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Record-high prices fuel oil, gas production in state

As might be expected with record-high energy prices, oil and gas production in Mississippi is booming.

“The producers and even some private individuals especially in Mississippi and Alabama are punching as many holes in the ground right now that they can to take advantage of the higher prices,” says Norman Rodgers, president, Mississippi Natural Gas Association, and regional manager for Atmos Energy Marketing, Fairhope, Ala. “No one knows for sure where this market will end up. All we can do is follow the data that is out there like crude oil prices, weather, storage gas and the weakening dollar.”

Oil production in Mississippi has increased significantly in recent years from 14,405,919 barrels in fiscal 2005 to 24,757,053 barrels in fiscal 2006 and 23,065,029 barrels in 2007. Much of that is due to advanced oil recovery from injection of carbon dioxide in mature oil fields.

Gas production for fiscal 2005 was 83,714,320 MCF (represents 1,000 cubic feet) followed by 67,387,667 MCF in 2006 and 89,601,817 MCF in fiscal 2007. Several taxes are based on the value of the product sold, not the amount, so there isn’t an exact correlation between severance tax revenues and production. Total state gas severance tax collections in Mississippi totaled pproximatelyt $31 million in fiscal 3005, $41 million in 2006 and $32 million in 2007.

The biggest producing counties were Jefferson Davis at approximately $7 million in fiscal 2007, Lamar County at $4.7 million, Covington County at $3.5 million, Oktibbeha County at $1.9 million, Marion County at $1.6 million and Rankin at $1.4 million.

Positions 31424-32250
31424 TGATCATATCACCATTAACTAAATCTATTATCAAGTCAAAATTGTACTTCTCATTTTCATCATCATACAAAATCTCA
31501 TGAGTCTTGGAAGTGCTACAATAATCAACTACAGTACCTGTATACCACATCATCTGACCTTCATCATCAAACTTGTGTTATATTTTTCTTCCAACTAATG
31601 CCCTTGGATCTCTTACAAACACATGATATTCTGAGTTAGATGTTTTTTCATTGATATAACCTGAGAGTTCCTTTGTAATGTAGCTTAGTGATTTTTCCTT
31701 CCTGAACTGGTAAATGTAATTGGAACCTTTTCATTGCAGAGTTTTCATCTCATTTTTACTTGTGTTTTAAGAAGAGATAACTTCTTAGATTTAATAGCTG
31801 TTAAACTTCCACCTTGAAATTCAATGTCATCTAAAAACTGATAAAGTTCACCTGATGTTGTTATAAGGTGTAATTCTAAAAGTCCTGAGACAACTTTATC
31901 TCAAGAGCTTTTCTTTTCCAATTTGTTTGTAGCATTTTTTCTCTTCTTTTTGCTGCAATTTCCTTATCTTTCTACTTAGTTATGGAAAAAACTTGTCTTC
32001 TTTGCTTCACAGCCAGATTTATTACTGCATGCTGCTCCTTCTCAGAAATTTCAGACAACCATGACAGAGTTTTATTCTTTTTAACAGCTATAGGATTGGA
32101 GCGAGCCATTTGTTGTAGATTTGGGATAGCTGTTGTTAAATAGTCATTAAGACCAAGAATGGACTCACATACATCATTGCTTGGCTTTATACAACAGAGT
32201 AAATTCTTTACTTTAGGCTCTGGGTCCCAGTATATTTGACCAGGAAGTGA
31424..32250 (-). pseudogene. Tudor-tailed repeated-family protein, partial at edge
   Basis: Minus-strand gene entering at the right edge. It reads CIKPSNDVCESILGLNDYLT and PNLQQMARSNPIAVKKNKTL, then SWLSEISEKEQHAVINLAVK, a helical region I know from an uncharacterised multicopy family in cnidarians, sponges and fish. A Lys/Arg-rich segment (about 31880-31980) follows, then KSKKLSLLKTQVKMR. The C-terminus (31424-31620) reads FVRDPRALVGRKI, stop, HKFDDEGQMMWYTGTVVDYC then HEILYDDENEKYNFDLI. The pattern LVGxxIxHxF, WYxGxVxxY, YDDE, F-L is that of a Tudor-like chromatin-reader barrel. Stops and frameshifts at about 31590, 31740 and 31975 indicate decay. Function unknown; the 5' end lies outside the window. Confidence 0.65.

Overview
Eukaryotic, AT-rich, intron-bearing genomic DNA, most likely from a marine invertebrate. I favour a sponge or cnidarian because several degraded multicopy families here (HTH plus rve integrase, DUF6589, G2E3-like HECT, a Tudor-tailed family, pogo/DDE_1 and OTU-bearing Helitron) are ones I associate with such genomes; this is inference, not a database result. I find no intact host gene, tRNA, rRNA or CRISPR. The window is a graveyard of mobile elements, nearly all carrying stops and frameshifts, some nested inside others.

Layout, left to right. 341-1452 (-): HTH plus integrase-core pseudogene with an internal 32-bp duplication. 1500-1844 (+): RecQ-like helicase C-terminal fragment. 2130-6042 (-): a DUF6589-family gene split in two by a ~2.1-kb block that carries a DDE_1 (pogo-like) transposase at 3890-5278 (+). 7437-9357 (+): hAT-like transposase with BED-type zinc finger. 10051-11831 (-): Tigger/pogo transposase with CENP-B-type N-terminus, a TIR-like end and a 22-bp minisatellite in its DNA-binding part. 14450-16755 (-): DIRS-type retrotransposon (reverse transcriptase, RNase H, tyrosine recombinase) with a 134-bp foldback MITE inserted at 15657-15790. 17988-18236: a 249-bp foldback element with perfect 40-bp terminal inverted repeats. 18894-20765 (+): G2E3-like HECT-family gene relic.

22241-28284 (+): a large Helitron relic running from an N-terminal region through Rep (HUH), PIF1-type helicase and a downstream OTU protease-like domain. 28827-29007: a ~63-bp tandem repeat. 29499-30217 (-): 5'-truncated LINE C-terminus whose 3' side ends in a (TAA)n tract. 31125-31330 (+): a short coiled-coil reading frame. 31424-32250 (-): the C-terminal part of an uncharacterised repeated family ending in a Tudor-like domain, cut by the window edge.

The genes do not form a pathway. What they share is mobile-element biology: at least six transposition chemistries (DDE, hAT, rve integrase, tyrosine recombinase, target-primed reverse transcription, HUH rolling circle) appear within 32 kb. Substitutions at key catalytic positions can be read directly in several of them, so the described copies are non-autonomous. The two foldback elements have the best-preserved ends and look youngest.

Mitch Stennett, president of the Economic Development Authority of Jones County, said the county is seeing an impact from increased activity.

“The sales tax collections for the cities of Laurel and Ellisville and the town of Sandersville have all increased noticeably (especially the town of Sandersville) partially because of increased sales taxes from oil service companies,” Stennett said. “We also have somewhere over 100 pipeline workers basing out of Laurel that are laying two pipelines in the area. One touches the southern edge of Jones County and one is just north in the Jasper County area.”

Oil and gas prices have gone up considerably since the fiscal year ended June 30, 2007.

“The crude market has increased from a normal of $24 to $25 per barrel a few years ago to more than $100 per barrel,” Rodgers said. “Most of the crude oil is coming from the Far East, and most of the natural gas is coming from the U.S. Any energy whether electrical power, natural gas, crude oil, heating oil or gasoline all follows each other. If one goes up, it pulls up the others in trading, unfortunately. When one goes up, people switch to another source. If heating oil goes up because oil is up, then it will drag natural gas up with it.”

Because of a colder winter than average, more natural gas was pulled out of underground storage cavities than in the winter of 2006-2007. The season is expected to end with approximately 300 billion cubic feet storage less than a year ago. Storage has to be refilled in case of disruptions of supply from hurricanes or strong demand due to extremely cold weather. That means 300 billion cubic feet of gas have to be purchased, which is likely to keep demand and prices high in the warm months.